Thirty of Jason Snell’s closest friends graded Apple’s 2016, and it went about as well as you can expect:
Judging by my panel’s responses, Apple had a rough year — which I think most close observers of the company would probably agree with. While opinions on the Apple Watch, Apple’s cloud services, and developer relations were improved, there were strong negative trends for the Mac and Apple TV.
On the Mac:
“The Mac was almost entirely neglected this year,” wrote Accidental Tech Podcast’s John Siracusa, who called the never-updated Mac Pro “an embarrassment.” Many Tricks co-founder Rob Griffiths called it “a horrid year,” and most of our panelists had similar bad things to say.
The iPad was seen as generally positive in 2016, which surprised me. I tend to align more with Engst and Ritchie’s feelings here:
“It doesn’t feel as though Apple has followed through on the iPad’s promise by driving its evolution more quickly,” said Adam Engst.
“While Apple is finding its groove with technology like Apple Pencil and Smart Keyboard Case, they’re still not telling a compelling story,” said Rene Ritchie.
The Apple TV didn’t have a terrific year either:
“Apple just can’t seem to bring the content deals together to make the Apple TV my primary box,” said Mac Power Users podcaster Katie Floyd. “Unfortunately, if you’re a cord cutter (like I am) there’s still not a whole lot of traditional network content accessible on the Apple TV unless you buy it show-by-show through iTunes.”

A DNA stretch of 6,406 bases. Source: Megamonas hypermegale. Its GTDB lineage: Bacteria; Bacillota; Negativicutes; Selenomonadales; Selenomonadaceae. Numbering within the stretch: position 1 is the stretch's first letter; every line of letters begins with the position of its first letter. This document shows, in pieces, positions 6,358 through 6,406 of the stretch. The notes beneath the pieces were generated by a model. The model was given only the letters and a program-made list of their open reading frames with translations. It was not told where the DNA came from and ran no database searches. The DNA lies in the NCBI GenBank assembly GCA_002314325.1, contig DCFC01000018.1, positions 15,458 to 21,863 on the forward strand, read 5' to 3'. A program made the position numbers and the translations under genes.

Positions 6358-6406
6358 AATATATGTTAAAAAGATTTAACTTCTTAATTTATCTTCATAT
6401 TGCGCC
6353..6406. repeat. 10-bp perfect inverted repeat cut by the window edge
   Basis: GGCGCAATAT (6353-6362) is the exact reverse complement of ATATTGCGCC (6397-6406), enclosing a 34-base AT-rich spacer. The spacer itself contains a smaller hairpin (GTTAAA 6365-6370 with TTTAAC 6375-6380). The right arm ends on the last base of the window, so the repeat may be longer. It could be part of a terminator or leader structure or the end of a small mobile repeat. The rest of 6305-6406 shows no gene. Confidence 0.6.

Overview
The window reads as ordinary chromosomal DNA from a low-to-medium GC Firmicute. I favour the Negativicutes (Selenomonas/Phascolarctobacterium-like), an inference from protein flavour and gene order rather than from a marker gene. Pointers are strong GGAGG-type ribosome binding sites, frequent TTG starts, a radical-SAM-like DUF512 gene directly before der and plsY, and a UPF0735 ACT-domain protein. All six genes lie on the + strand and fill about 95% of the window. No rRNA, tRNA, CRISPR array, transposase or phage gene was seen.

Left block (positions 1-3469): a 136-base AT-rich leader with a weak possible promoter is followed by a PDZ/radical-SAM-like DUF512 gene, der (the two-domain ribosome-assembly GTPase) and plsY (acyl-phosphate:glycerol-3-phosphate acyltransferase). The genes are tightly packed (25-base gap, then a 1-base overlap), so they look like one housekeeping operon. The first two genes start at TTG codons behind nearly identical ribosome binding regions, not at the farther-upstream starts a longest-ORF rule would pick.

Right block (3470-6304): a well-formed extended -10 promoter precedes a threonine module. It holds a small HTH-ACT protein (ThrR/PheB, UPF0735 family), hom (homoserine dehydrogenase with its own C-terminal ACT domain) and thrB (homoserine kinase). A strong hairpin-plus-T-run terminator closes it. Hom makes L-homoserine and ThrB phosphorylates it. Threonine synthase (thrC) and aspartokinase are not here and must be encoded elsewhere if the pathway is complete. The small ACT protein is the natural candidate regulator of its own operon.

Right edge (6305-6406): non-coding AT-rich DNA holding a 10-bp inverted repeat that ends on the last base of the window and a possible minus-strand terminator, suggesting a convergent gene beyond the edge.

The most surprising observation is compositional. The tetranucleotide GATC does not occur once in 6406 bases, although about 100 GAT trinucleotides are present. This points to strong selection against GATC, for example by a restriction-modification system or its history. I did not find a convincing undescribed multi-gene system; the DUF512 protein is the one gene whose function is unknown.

And the remote still sucks.
Cloud services, software quality, and HomeKit were also on the receiving end of some pretty harsh comments, though not consistently. However, highlights in Apple’s year included the Apple Watch, iPhone, and social issues — Tim Cook’s handling of the FBI incident was a standout moment for this panel.
From my perspective, Apple’s 2016 was uneven, at best. Unlike the panel, I thought the iPad had a pretty poor 2016: the 9.7-inch iPad Pro was introduced in the spring, and then it seemed like they forgot all about the iPad’s hardware and software for the rest of the year. My Apple TV gets lots of use, but mostly as a Netflix and YouTube box; very few streaming services are available in Canada. The Mac story is frustrating, and software quality is still rough. Over the course of many of the products and updates introduced this year, I’ve also felt that Apple has struggled to establish clear narratives and compelling rationales.
On a positive note, the reliability of Apple’s cloud services have noticeably improved, iOS 10 fixes many of my biggest complaints — while introducing some new ones — developer relations seem improved, and the company’s commitment to privacy is a particular highlight.
I don’t think that 2016 is the new normal, and I’m sure the internal dialogue in Apple’s executive offices would echo many of the panel’s observations. It seems like a year in flux, and I think the fruits of it may start to be seen as soon as March. I’m not expecting a lot this year, but new Macs and a stronger commitment to the iPad as the future of computing ought to be high priorities.
For me, the critical question is how different is Apple’s lineup at the end of 2016 compared to the end of 2015?, and the answer is “not much”.
Be sure to read the panelists’ unedited comments.